The current image handling is minimal, there is no rescaling a all and the full image is simply scaled to the width of the post.

This works well until you have images that are wider than the 640px available for posts. There are two important categories of images that pretty much always break this limit: Pictures taken with a digital camera and screenshots. Sites that would benefit from an improvement here would be especially Photo.SE, Arqade, DIY and other image-heavy sites.

The current result of this for inexperienced users is that they put the full-sized image in the post. This means a waste of bandwith for everyone looking at it, and also makes the full-sized image not accessible to non-technical users.

An experienced user will rescale the image before uploading. This takes more time and also makes the full-sized version of the image unavailable for everyone.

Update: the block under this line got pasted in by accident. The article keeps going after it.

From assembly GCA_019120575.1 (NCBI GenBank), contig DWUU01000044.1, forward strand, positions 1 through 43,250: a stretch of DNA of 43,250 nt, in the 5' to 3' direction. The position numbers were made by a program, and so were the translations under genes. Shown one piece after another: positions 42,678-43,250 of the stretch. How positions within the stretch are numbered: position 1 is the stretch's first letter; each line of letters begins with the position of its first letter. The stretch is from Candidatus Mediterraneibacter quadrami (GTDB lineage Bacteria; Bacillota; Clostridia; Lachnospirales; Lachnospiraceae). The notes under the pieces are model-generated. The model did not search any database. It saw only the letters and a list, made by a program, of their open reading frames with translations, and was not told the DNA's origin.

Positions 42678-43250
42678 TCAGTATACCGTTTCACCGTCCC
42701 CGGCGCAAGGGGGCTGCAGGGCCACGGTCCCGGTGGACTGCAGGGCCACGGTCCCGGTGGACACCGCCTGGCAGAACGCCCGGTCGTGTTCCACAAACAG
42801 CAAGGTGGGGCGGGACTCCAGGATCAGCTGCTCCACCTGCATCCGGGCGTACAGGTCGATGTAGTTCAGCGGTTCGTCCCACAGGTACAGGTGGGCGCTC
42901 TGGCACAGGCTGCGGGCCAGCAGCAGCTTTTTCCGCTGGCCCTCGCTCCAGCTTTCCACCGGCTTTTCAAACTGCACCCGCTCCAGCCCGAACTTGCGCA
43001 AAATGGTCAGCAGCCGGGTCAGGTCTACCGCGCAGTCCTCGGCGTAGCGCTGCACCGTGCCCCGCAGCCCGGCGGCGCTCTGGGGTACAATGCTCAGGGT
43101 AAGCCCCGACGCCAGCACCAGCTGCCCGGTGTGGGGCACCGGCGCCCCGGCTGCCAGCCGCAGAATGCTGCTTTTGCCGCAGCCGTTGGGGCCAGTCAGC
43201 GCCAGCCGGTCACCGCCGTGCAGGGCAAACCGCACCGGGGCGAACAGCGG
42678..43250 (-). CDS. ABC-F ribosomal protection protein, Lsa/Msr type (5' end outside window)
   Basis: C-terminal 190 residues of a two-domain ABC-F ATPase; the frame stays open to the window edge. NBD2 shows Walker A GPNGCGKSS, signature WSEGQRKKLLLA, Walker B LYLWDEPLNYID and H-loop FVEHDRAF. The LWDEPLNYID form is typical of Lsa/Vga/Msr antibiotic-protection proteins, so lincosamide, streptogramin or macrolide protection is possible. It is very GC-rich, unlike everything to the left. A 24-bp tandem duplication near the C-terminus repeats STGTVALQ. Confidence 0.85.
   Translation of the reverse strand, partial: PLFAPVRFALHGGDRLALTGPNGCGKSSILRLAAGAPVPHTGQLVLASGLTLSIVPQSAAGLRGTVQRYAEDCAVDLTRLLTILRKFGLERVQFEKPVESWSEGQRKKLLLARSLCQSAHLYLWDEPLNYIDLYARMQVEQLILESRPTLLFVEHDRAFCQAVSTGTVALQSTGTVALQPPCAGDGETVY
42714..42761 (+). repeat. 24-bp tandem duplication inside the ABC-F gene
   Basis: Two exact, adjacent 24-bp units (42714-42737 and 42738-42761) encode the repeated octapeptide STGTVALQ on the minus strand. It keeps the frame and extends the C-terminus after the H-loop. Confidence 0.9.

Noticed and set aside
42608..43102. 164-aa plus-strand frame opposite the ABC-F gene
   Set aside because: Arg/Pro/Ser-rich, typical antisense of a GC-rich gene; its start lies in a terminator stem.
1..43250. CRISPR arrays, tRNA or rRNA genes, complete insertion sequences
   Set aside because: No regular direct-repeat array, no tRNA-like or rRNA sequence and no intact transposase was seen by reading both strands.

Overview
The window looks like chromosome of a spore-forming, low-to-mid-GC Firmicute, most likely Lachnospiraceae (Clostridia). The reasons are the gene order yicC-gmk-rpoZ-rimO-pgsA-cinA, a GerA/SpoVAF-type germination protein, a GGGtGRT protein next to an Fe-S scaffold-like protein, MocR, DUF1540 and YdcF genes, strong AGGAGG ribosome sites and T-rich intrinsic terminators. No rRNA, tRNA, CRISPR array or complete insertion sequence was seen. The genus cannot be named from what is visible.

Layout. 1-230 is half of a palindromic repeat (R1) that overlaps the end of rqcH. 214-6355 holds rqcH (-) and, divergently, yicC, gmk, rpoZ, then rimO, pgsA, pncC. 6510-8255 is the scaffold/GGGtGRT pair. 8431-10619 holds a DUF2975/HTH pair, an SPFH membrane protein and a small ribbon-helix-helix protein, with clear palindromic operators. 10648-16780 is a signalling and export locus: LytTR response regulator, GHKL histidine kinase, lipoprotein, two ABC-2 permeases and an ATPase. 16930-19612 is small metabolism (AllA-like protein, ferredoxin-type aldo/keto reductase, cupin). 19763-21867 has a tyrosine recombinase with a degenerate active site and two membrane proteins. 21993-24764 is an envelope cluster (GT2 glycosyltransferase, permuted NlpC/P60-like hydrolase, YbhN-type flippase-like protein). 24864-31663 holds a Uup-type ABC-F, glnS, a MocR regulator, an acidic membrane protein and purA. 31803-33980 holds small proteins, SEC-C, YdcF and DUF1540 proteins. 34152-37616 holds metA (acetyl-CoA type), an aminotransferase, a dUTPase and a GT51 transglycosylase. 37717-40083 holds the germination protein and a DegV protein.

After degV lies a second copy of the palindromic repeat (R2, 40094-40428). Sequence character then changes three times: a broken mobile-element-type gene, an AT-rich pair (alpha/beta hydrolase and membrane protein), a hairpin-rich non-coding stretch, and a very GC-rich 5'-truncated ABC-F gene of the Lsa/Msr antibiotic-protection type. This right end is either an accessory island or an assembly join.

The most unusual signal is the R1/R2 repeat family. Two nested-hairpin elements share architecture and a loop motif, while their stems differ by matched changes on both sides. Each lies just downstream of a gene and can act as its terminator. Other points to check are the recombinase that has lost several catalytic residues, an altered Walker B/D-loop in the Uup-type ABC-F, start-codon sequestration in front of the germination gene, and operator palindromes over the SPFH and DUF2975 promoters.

A very experienced SE user can work around the whole thing and use the automatically created thumbnails from imgur to create a preview image linked to the full-sized one. This is only known to very few users, it is not discoverable and quite a lot of work.

I'll use a project from a developer that is rather well-known around here as an example how the image handling could be done better: Improved Image Handling in Discourse.

When uploading an image

  • it should be rescaled automatically to the width of the post
  • the image should be linked automatically to a lightbox (or to a new tab) that will show the image in the maximum possible size on the screen.

There should be no need for a user to do any manual work, this should just work automatically.

  • I know that there are existing feature requests on rescaling, but none that I found that propose a lightbox-like solution. Commented Jul 18, 2013 at 12:42